VRT / Vehicle Registration Tax
What is VRT?
VRT stands for Vehicle Registration Tax which is a tax charged when one registers a new or imported used vehicle in Ireland.
How is VRT calculated?
VRT for vehicles in Ireland is calculated based on the vehicle’s Open Market Selling Price (OMSP) multiplied by a rate that is based on Carbon Dioxide (CO2) emissions of the vehicle. Additionally, a Nitrogen Oxide (NOx) levy is calculated and the result is added to the CO2 component to yield the total VRT due. You can use our online calculator to calculate the VRT on a vehicle you are registering in Ireland.
What are the different VRT rates?
The rate at which it is charged depends on the type of vehicle being registered.
For standard passengers cars, the tax rate is based on the CO2 emissions of the car.
Depending on the commercial vehicle the tax rate is either 13.3% or €200.
Some vehicles are exempt from VRT such as ambulances and fire engines.
Finally, motorcycles are taxed at a rate based on engine size in cc’s.
Find out more here
When must I pay VRT?
An appointment to have your vehicle inspected at an NCT centre must be made within 7 days of the vehicle entering the State in order to register and pay Vehicle Registration Tax (and any other tax liabilities due on the vehicle). The National Car Testing Service NCTS administers Vehicle Registration Tax on behalf of the revenue commissioners.
You must then complete the registration process and VRT must be paid within 30 days of the vehicle entering the state. In some cases, such as when transferring residence to Ireland from another state you may be exempt from Vehicle Registration Tax provided you meet certain criteria. You will then be issued a registration number. You can then purchase number plates for your vehicle and pay your motor tax.
Where can I find out more?
All the information you need regarding the VRT Process should be available on this website. We provide a full suite of VRT calculators and reports. Importing cars from UK to Ireland or buying a car in Northern Ireland? Check out our guides on the links provided.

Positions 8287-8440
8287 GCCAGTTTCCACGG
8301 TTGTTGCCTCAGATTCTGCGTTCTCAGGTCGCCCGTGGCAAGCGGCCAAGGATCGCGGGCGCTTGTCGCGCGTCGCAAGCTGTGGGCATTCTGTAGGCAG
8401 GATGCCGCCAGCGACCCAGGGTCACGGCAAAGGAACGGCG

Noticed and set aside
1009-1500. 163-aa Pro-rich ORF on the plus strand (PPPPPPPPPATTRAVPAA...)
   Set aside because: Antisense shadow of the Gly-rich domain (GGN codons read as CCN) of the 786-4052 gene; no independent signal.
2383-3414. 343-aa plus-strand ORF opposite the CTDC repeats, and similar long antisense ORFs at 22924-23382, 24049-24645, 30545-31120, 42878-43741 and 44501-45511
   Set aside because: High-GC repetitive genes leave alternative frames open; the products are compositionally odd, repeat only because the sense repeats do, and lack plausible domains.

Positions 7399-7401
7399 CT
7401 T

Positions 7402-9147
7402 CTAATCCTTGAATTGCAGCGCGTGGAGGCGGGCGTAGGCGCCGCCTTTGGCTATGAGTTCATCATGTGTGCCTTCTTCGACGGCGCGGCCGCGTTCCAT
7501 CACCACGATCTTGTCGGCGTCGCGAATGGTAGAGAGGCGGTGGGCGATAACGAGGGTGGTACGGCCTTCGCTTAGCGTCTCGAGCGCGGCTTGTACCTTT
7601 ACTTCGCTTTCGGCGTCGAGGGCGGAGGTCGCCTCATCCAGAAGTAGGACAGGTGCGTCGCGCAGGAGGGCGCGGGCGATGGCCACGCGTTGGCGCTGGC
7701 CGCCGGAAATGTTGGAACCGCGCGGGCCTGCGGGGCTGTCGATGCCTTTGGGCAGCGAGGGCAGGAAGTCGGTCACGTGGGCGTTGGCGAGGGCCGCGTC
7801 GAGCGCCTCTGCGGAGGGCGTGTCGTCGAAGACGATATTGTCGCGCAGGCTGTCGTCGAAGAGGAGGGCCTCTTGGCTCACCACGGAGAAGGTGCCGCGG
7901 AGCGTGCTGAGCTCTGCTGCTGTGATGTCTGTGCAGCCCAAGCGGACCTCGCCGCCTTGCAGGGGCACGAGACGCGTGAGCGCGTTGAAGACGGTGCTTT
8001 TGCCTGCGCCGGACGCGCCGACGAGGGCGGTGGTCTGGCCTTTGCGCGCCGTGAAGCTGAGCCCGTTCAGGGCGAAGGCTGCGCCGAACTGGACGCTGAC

Need help with Customs Declarations?
The team at VRT Ireland excels at assisting customers with the completion of customs declarations, which includes the preparation of documents that are needed in order to ensure a successful customs declaration submission to authorities. Our customs agent services save you time and money by ensuring that the customs declaration is thorough, accurate, and duly submitted on time.
VRT Ireland – FAQs
How long does VRT in Ireland take?
You must book an appointment at an NCTS centre to have your vehicle inspected within 7 days of the vehicle arriving in Ireland. Registration as well as VRT and any other due tax liabilities must be paid within 30 days of the vehicle arriving in Ireland.
How much does VRT in Ireland cost?
For cars (Category A vehicles), the total amount of VRT due will be based on a percentage of the vehicle’s Open Market Selling Price. The valuation of each and every vehicle make and model is held on Revenue’s databases. You can use our online calculator to calculate the VRT on a vehicle you are registering in Ireland. The total VRT due can be appealed and exemptions may be granted under certain circumstances.
Do I need to clear customs when importing a vehicle to Ireland?